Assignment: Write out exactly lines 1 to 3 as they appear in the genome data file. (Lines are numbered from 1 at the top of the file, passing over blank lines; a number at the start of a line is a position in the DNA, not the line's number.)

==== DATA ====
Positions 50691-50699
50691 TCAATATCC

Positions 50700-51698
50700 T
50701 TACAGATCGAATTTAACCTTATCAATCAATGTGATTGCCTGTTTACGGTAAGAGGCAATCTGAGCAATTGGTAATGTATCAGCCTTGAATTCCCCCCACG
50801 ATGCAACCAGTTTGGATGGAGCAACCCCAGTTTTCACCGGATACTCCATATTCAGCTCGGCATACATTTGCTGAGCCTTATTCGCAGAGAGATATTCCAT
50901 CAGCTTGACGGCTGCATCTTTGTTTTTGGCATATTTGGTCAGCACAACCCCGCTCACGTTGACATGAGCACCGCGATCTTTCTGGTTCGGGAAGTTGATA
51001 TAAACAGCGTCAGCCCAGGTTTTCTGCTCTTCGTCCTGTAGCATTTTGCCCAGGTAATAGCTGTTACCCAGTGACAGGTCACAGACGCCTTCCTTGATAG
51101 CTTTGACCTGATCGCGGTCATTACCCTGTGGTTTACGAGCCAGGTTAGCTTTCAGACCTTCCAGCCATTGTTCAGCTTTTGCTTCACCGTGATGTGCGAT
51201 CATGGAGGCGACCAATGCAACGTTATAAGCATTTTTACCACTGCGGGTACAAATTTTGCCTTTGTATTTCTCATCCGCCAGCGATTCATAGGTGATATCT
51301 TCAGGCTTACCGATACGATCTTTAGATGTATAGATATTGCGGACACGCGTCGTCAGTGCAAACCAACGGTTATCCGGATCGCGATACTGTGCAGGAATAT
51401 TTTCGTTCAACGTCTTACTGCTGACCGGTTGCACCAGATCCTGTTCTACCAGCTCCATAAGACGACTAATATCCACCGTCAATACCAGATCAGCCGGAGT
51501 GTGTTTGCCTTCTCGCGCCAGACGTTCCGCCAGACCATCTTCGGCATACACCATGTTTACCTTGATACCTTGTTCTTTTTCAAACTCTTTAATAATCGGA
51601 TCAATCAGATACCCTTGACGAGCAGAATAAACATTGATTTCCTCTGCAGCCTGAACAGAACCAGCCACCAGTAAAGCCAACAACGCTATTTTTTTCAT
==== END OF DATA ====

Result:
Positions 50691-50699
50691 TCAATATCC

Positions 50700-51698